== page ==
Charlie Manuel made an awful decision last night, bringing in a guy with a 6.75 ERA to pitch for the fourth straight day in a game the Phillies led by one run. It didn’t work out well. Lidge didn’t get an out and the Pirates tied the game up before Andrew McCutchen delivered a two-run walkoff homer to give Pittsburgh the win.

Lidge has a 5.23 ERA and a 1.94 ratio this year when pitching on three or more days of rest. So I’m thinking four days in a row might not be the way to go.

It’s just been a miserable season for Lidge. Here’s how his rates of striking out hitters and allowing hits, walks, doubles and triples and home runs for ’09 compare to what he did in ’08 and what he’s done for his career:

  H/100 PA
BB/100 PA
(2B+3B)/100 PA
HR/100 PA SO/ 100 PA
2008 17.12 11.99 3.77 0.68 31.51
2009 24.03 12.02 5.58 4.72 20.60
Career 18.92 10.60 4.37 2.32 31.88

Lots of problems for Lidge this year if you compare his numbers to his lights out ’08 campaign. One thing that isn’t a problem is the walks — he’s issuing walks at about the same rate this year as he did last.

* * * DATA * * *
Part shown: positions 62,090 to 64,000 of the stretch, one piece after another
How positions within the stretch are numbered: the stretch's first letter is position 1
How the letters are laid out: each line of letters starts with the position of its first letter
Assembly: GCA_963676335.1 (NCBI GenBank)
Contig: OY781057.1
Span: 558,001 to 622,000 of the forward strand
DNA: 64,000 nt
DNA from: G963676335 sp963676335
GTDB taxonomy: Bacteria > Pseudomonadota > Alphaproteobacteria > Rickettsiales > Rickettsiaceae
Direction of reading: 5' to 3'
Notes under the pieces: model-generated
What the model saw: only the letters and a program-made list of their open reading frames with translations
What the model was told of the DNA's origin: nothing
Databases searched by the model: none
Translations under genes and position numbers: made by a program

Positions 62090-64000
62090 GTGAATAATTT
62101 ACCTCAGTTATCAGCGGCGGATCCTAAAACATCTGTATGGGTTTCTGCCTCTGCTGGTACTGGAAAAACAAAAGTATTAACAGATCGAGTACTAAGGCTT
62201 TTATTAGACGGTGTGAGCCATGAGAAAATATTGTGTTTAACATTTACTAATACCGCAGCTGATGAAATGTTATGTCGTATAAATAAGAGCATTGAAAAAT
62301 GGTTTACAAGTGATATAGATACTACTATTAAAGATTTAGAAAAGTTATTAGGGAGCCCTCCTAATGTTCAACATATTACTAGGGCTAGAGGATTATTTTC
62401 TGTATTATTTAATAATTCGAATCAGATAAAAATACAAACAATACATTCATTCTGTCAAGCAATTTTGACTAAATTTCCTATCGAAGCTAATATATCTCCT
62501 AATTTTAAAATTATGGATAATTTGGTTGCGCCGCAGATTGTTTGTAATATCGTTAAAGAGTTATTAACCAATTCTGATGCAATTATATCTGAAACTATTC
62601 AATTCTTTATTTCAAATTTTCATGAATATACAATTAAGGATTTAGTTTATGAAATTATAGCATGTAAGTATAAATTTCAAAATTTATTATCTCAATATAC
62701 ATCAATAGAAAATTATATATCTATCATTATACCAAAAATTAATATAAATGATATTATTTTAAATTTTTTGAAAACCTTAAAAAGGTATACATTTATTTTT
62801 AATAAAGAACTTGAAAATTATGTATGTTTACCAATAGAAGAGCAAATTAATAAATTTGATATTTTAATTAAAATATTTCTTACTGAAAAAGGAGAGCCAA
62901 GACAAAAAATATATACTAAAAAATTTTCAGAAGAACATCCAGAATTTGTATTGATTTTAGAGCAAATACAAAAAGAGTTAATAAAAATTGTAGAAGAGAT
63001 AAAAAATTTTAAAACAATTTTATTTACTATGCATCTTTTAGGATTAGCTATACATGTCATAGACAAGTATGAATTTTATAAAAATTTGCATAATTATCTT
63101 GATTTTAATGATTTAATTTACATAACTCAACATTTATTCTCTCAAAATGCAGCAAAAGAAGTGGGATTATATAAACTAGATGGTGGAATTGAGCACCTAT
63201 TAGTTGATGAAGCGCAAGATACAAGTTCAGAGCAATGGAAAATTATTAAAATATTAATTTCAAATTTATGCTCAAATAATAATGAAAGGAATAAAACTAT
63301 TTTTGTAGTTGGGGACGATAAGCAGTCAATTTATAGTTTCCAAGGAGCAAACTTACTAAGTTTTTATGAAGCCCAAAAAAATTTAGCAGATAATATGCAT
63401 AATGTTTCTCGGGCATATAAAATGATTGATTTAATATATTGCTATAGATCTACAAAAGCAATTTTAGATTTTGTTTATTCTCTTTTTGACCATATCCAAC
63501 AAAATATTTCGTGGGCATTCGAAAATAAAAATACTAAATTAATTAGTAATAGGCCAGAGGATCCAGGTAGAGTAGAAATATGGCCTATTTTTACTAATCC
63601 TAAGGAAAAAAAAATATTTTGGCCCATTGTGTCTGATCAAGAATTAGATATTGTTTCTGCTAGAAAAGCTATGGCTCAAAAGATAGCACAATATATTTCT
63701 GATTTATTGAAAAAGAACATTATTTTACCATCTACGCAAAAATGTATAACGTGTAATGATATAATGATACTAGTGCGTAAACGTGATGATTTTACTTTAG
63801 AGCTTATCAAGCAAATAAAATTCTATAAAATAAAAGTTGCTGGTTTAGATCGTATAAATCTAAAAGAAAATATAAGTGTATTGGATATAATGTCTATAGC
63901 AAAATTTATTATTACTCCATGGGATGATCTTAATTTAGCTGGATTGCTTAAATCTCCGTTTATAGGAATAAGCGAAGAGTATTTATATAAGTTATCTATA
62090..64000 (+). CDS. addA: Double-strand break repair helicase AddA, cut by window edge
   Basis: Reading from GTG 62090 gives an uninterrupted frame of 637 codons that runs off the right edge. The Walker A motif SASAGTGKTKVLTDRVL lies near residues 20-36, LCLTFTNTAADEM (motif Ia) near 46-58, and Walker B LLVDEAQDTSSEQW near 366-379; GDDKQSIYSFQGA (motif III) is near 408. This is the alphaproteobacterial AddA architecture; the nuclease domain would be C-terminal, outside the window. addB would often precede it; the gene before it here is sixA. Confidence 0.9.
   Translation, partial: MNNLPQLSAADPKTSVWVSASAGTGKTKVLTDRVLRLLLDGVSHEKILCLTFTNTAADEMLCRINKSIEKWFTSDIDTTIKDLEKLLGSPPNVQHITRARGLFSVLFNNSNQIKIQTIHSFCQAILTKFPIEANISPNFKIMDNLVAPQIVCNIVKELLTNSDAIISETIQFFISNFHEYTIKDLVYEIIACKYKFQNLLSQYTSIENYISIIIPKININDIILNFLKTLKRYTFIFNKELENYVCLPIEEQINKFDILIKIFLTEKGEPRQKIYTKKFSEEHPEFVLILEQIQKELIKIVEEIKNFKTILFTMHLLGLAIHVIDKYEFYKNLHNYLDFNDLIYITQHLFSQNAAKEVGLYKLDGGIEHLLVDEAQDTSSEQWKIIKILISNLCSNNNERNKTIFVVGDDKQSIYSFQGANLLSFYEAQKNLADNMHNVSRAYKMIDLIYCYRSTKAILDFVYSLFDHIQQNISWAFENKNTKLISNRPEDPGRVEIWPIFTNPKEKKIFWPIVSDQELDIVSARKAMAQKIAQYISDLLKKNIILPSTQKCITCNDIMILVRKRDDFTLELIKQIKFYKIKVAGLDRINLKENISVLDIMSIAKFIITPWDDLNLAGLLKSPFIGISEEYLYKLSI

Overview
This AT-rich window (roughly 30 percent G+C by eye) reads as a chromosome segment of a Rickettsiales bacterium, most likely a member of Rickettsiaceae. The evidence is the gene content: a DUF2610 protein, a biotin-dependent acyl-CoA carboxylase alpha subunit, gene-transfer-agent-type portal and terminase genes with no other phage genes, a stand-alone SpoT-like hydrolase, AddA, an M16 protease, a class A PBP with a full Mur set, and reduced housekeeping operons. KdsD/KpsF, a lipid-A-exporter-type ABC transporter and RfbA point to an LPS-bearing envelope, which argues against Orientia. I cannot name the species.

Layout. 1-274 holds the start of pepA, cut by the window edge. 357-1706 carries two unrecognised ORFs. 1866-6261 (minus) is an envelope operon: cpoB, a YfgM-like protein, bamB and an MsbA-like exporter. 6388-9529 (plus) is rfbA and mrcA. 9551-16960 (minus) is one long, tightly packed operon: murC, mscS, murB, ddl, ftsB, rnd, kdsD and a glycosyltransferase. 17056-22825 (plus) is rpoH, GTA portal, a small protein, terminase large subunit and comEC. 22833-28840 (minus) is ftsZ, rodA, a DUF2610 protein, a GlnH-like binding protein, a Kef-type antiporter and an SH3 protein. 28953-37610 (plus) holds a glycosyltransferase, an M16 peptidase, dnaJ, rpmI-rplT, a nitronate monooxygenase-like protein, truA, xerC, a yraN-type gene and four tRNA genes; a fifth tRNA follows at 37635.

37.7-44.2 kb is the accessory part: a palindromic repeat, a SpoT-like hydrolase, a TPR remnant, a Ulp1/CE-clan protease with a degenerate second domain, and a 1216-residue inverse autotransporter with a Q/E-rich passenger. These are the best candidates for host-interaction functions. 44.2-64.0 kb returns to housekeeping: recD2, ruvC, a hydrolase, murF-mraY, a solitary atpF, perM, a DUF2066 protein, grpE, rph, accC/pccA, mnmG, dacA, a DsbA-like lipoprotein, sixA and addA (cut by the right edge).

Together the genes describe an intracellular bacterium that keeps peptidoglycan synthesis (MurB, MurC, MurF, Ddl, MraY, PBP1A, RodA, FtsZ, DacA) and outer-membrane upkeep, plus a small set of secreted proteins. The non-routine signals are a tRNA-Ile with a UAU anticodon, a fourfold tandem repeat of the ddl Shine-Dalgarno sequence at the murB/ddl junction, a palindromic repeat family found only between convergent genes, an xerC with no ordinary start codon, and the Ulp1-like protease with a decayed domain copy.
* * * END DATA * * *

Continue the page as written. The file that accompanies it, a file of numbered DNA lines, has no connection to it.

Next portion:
What he’s not issuing at the same rate as last year is home runs. He’s allowed home runs at nearly seven times the rate he did in 2008. Here’s how his rates for ’08 and ’09 compare to each other and his career rates:

  H/100 PA BB/100 PA
(2B+3B)/100 PA
HR/100 PA SO/100 PA
2009 vs 2008 1.40 1.00 1.48 6.89 0.65
’09 vs Career 1.27 1.13 1.28 2.04 0.65
’08 vs Career 0.91 1.13 0.86 0.30 0.99

So, for example, in 2009 Lidge allowed 1.40 times the hits per 100 plate appearances he did in 2008, about the same number of walks, 1.48 times the doubles and triples, 6.89 times the home runs and struck out about 65% of the hitters he struck out the previous year.

Interestingly, 2008 was Lidge’s best year by a wide margin but his rates of allowing walks and striking out hitters were both below his career levels. Compared to his career levels his hits were down a little in ’08, but what was really down was his rates of allowing extra-base hits and home runs. This is especially evident when you look at his ’09 vs ’08 rates of allowing home runs and then his ’09 rate of allowing home runs compared to his career rates. As I mentioned above, his rate of allowing home runs in 2009 is almost seven times what is was in 2008, but it’s only about two times higher than his rate of allowing home runs for his career.

The Phillies will send eight players to the Arizona Fall League, including Scott Mathieson and Domonic Brown.